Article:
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Dillard v. Hoyt (U.S. Court of Appeals – Eighth Circuit, June 15, 2020): The Eight Circuit held that  informational privacy is not a clearly established constitutional right and defendants, civil employees, were entitled to qualified immunity. Plaintiffs claimed defendants, police officers and a city attorney, violated their Fourteenth Amendment rights to “informational privacy” by disclosing insufficiently redacted reports of sexual abuse. Plaintiffs (minors at the time) were cast members of a reality television show in 2015. Responding to a Freedom of Information Act request from tabloids, the defendants released partially redacted copies of reports from a 2006 investigation into sexual misconduct. The media identified the plaintiffs as the victims in the reports. Qualified immunity protects public officials from civil liability if the official’s conduct does not violate “clearly established statutory or constitutional rights of which a reasonable person would have known.” The court held the right to informational privacy had an “uncertain status” because it: (1) is only assumed to exist via interpretation by the U.S. Supreme Court but has never been definitively stated as a protected right; and (2) has never been held to be violated by the Eighth Circuit. The court concluded that a right that “does not clearly exist . . . cannot be clearly established.” Read the decision here.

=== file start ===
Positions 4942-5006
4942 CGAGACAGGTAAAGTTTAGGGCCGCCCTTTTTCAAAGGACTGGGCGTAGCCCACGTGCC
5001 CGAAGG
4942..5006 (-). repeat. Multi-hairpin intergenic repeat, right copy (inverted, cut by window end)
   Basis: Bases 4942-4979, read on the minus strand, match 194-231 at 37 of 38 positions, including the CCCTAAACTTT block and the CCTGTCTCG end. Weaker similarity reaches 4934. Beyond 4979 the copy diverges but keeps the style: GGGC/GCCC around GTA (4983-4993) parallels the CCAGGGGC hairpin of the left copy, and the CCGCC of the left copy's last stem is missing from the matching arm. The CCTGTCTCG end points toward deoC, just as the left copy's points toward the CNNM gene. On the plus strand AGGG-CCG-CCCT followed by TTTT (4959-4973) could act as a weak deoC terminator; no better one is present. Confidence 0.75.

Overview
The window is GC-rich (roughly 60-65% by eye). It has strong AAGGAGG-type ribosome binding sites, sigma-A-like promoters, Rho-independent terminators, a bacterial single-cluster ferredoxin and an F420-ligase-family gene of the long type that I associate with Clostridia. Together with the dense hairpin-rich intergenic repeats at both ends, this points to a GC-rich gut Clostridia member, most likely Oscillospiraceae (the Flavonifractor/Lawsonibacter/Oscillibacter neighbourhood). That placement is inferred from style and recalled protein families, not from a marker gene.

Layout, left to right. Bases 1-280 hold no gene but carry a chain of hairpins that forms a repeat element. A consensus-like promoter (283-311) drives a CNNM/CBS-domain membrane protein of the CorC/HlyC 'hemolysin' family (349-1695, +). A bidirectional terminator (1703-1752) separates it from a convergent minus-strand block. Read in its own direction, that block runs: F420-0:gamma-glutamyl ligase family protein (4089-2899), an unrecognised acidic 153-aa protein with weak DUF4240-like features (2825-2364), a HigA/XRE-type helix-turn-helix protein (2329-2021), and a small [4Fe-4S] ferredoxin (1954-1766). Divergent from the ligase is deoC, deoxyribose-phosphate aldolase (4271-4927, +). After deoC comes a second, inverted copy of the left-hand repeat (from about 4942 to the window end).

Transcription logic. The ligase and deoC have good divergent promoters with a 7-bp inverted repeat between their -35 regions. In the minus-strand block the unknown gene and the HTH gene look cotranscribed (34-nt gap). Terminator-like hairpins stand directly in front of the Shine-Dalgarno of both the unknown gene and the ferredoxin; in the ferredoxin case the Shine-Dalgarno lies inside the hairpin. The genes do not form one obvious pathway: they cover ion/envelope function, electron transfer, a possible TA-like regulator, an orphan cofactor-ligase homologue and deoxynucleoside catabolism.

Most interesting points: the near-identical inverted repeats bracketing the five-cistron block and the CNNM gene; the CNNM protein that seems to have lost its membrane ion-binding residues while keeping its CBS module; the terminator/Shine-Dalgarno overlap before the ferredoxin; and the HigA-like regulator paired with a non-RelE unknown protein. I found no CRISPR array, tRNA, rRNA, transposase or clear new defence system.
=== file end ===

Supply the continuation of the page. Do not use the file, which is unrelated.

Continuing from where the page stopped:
View all cases in the Judicial Trends in Public Health – July 15, 2020.

View all cases under “Public Health Information Management, Privacy & Security.”